5 Tips to Establish A Healthy Quarantine Routine 

Make your stay-at-home a time to remember

By Kayce Tiongson


Since the global outbreak of COVID-19, people have gone through different levels of panic, anxiety, and adjustment. A fellow writer, whose friends said, “You are the calmest among us,” wrote about the situation finally biting her. She found herself taking a break from her usual daily routine and fighting the urge to cry from time to time. 


The director of the mental health department at the World Health Organization’s (WHO) Devora Kestel said, “The isolation, the fear, the uncertainty, the economic turmoil – they all cause or could cause psychological distress,” 


At a time like this, when the future is uncertain and the present days bring restlessness, how do we maintain a healthy mind? We hope that these five tips give you a boost and remind you that there is still power in our hands. 


Starting the day right 


Looking forward to the next few days can be an impossible task for some. What exactly do we look forward to with all the uncertainty surrounding us? Can we start traveling in autumn? Can the school year resume after summer? Will we see restaurants buzzing with people again in a few months? We don’t know what the future holds. It seems easier to slouch in bed and be grumpy all day. For now, we can only let go of things we have no control of and focus our energy on things within our power. 


One of the best ways to own the day is to start it with intention. Wake up and make your bed. Grab a notebook and create a schedule that you’d love to follow. It’s comfortable to wear pajamas all day but leave it for bedtime; you have to set your mood and bring in energy instead of letting the comfort of the house soothe you back to bed. Take delight in a well-planned and healthy breakfast. You deserve to be happy in the cozy space of your home. We may not be able to fight the pandemic with the snap of a finger, but we can win the fight day by day.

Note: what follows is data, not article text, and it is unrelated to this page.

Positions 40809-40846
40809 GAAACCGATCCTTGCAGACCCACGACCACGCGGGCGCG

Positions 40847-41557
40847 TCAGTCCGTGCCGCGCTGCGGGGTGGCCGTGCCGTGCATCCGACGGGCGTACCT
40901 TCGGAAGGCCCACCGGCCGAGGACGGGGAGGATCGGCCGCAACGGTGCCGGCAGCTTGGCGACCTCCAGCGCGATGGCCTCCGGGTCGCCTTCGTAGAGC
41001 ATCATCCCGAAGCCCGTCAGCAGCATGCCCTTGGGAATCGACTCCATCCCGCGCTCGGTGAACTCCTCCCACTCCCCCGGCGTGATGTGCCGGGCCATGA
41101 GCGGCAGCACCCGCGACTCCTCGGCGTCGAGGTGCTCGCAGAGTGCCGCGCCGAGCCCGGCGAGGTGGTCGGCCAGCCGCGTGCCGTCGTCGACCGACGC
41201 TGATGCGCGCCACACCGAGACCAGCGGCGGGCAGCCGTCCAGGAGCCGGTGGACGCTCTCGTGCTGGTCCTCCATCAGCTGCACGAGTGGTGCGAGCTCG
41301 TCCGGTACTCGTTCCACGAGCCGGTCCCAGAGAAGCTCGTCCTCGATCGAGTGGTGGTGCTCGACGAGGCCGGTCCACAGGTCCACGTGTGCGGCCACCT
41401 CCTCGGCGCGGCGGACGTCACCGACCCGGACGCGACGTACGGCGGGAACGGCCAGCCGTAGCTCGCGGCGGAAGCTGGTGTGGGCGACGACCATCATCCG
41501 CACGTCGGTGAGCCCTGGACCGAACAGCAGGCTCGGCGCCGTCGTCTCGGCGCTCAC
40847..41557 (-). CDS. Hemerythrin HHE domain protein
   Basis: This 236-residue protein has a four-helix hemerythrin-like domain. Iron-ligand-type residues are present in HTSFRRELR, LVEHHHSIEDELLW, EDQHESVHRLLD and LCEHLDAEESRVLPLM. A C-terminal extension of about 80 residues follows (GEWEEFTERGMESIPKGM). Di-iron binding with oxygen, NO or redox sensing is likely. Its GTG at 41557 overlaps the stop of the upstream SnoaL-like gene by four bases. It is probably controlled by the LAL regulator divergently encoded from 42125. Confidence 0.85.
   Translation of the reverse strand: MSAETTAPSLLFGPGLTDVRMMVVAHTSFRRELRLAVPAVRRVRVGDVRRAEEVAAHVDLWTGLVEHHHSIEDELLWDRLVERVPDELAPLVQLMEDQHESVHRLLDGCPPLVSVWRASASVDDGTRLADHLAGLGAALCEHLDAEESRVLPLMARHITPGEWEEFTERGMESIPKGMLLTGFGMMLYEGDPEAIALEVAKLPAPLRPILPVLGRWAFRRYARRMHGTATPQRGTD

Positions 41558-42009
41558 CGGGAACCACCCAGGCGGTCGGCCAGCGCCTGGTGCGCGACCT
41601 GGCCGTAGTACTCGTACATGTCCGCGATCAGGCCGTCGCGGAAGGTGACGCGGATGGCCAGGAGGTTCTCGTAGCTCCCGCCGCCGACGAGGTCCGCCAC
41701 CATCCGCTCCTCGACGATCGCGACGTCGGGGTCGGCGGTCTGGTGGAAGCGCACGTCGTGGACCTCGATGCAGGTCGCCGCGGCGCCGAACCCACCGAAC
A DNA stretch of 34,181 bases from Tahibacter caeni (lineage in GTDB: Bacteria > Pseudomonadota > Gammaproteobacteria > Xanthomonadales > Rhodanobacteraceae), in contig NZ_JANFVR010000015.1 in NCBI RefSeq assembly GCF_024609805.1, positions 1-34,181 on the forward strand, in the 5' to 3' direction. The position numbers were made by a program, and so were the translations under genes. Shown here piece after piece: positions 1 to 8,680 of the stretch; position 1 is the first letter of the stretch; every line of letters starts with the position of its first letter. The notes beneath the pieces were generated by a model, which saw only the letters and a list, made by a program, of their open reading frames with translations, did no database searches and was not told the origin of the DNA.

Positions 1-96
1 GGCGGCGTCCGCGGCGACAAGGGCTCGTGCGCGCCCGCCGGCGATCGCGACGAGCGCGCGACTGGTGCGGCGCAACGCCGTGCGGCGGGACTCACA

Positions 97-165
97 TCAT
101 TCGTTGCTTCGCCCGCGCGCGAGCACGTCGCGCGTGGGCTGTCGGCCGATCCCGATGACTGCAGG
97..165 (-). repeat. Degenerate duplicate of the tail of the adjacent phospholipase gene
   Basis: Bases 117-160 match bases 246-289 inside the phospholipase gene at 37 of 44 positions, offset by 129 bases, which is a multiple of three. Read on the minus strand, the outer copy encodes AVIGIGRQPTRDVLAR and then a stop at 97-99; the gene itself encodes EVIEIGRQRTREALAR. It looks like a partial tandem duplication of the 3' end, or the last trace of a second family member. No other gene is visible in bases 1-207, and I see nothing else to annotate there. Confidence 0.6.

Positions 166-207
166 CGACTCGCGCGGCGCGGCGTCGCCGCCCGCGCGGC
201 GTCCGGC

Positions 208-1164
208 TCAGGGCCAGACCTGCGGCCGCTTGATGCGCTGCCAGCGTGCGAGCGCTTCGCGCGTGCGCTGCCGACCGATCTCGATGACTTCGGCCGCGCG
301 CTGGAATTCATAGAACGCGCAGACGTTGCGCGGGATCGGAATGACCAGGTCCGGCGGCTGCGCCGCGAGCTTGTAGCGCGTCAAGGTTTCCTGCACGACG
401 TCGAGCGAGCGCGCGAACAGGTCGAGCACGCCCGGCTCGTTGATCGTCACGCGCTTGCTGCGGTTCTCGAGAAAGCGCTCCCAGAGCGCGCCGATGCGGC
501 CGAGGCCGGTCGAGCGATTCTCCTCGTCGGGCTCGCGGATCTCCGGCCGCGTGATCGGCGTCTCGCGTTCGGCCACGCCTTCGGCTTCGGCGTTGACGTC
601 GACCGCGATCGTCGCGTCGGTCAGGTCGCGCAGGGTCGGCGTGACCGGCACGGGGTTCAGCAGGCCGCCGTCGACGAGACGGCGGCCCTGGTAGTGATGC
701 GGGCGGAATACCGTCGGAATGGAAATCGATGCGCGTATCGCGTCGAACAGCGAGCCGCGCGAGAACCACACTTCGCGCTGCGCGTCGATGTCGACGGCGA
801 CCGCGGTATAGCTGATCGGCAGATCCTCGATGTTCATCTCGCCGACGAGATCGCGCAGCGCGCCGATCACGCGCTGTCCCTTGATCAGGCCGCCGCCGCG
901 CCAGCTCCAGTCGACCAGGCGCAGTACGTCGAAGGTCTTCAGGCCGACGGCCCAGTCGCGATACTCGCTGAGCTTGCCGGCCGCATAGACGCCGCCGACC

Get connected to nature


With our used-to-be bustling lives, nature was easy to overlook. Traffic jams were more noticeable than sunsets. To-do lists seemed to be growing faster than the flowers in our garden. The world will surely go back to such days, but in the meantime, wouldn’t it be lovely to appreciate what we still have: nature! Interspersed between pandemic news and chaotic politics are good stories about the Earth healing. There’s less air pollution. Animals are reappearing in both their natural habitats and cities. Even birds seem to be chirping louder these days.“With hardly any traffic, you can actually hear the squeak of rusty door hinges. The chirping of birds, an early sign of spring, is almost too loud,” said Sylvia Poggioli, an NPR correspondent in Italy. 


What would the world become when it’s back to normal? When was the last time you saw nature at its cleanest and purest state? Take this chance to be closer to nature. A solitary walk or hike (don’t forget to wear a face mask if other people are around) might turn out to be one of the most calming moments of your life at this time. 


Passion project time